Dear Shaquille O'Neal,
I thought you might like to know that I found the guys who stole your clothes. They were at the Stonecrest Mall in Conyers, Ga., last Saturday. Since they're teenagers, chances are they'll be back next Saturday, if you want to catch them red-handed.
I knew immediately the clothes had to belong to you. Even though both guys were fairly tall, there's no way those outfits were theirs. One had on jeans that were at least five sizes too large in the waist, and the way they bunched up on his shoes, I knew they'd easily fit a 7-footer.
The other was wearing something that looked like shorts, except they hung to the tops of his sneakers. Guys my age sometimes wear slacks that aren't that long. He also had on a T-shirt that, as a dress, would have been modest by any standard.
Anyway, I figured they must have swiped those items from your clothesline. If you decide you want them back, you're welcome in Conyers any time. On your way, please swing through Atlanta and sign with the Hawks. They could use someone big enough to fill those jeans - not to mention Phillips Arena.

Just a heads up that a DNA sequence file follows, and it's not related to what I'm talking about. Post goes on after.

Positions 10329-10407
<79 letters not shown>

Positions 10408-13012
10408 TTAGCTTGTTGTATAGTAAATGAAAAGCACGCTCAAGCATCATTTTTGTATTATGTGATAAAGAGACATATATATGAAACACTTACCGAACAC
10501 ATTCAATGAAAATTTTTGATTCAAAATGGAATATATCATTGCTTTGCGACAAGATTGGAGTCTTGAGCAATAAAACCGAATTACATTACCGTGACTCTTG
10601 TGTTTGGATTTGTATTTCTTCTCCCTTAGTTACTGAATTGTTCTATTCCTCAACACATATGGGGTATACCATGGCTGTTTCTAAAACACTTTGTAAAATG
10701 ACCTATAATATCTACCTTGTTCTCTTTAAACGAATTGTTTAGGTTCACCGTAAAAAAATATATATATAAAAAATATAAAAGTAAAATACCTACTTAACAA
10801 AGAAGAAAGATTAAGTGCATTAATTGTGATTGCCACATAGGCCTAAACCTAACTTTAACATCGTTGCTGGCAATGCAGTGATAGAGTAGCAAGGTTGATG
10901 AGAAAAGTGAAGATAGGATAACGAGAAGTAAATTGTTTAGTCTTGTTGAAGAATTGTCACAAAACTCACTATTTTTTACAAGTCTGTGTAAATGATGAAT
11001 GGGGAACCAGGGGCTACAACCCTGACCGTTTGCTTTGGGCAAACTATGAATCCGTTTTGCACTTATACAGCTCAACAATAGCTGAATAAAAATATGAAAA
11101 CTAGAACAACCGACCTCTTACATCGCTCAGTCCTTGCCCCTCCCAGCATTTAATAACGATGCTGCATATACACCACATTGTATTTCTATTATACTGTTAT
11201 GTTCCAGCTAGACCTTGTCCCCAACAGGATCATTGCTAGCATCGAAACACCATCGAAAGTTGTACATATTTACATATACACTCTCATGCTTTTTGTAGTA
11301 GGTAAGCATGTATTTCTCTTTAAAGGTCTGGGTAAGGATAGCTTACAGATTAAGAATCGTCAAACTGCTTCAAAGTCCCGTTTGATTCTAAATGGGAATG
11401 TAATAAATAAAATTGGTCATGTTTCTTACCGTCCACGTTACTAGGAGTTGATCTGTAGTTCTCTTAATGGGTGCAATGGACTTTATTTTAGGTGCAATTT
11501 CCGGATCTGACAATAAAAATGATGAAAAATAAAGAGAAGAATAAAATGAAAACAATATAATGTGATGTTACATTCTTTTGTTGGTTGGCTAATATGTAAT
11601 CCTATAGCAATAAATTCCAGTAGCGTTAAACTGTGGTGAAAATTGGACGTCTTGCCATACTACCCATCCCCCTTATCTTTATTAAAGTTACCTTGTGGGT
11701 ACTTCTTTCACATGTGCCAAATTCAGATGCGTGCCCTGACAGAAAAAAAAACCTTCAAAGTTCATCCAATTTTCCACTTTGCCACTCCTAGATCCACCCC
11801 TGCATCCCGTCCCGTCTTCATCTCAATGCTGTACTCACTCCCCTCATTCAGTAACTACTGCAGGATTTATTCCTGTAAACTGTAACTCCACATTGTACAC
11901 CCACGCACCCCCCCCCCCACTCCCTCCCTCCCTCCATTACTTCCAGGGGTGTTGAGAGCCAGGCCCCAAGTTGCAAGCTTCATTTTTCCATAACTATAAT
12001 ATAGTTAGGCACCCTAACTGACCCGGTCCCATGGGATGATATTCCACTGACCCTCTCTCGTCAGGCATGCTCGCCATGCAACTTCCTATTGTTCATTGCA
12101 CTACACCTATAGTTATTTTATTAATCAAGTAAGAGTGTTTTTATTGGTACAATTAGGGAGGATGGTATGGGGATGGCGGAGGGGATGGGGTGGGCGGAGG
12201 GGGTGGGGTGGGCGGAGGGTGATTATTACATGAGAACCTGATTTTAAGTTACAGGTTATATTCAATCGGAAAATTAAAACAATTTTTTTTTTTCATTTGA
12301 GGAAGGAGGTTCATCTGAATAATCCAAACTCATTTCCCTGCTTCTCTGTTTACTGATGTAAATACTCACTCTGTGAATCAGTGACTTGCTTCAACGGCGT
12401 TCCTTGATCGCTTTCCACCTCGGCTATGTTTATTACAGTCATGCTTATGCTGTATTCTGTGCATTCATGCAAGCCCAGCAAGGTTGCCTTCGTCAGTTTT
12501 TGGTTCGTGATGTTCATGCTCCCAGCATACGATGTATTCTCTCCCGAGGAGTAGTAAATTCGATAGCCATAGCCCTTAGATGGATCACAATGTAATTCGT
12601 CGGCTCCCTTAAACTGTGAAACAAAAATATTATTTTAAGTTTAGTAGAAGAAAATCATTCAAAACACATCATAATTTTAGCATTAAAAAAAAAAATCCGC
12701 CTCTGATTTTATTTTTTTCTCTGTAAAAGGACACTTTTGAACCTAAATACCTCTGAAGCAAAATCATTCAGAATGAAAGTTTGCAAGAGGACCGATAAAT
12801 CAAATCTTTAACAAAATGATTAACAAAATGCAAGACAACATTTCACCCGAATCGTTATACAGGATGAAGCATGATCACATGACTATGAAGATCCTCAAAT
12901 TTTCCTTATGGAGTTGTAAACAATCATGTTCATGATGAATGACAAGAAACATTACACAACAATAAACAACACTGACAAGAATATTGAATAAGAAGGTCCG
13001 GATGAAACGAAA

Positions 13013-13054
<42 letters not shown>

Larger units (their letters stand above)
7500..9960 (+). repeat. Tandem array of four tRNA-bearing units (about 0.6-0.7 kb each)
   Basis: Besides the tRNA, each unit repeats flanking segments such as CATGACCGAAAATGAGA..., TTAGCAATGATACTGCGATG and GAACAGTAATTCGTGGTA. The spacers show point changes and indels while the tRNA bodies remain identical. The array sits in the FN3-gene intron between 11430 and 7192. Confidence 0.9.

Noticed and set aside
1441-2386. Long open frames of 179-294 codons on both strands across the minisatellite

Is it just me, or have you noticed that teenage boys' clothes are getting larger and larger, even as girls' clothes get smaller and smaller?
I think we've stumbled upon a new and previously unknown law of physics: that denim is neither created nor destroyed. It's simply transferred, perhaps by molecular osmosis, from the "juniors" department to young men's.
What's behind this alarming and rather bizarre trend? For girls, I think the answer is that it's much easier to look sexy (or "hot," in the current teenage vernacular) than to actually be attractive.
That is, any relatively young woman in a state of near undress will appeal to some percentage of the male population, regardless of her objective beauty. That would certainly explain Paris Hilton's 15 minutes of fame.
For boys, though, the issue is more complex. Current trends in boys' clothes can be traced back to the 1960s, when it first became fashionable to identify with the working class by wearing course clothing, such as blue jeans and flannel shirts. Ironically, around that same time it also became fashionable not to work.
This rough style survived the dark disco years of the '70s (unlike half my high school graduating class) to re-emerge in the grunge-rock and hip-hop cultures of the '80s and '90s. Today the style has been reinvented yet again, in grotesquely exaggerated proportions.
Of course, what girls and boys fashions have in common is that, for one reason or another, both show lots of backside. I agree with "Opus" cartoonist Berke Brethed, who once called for Federal legislation to counter this trend.
We could call it the "No Child's Left OR Right Behind" act.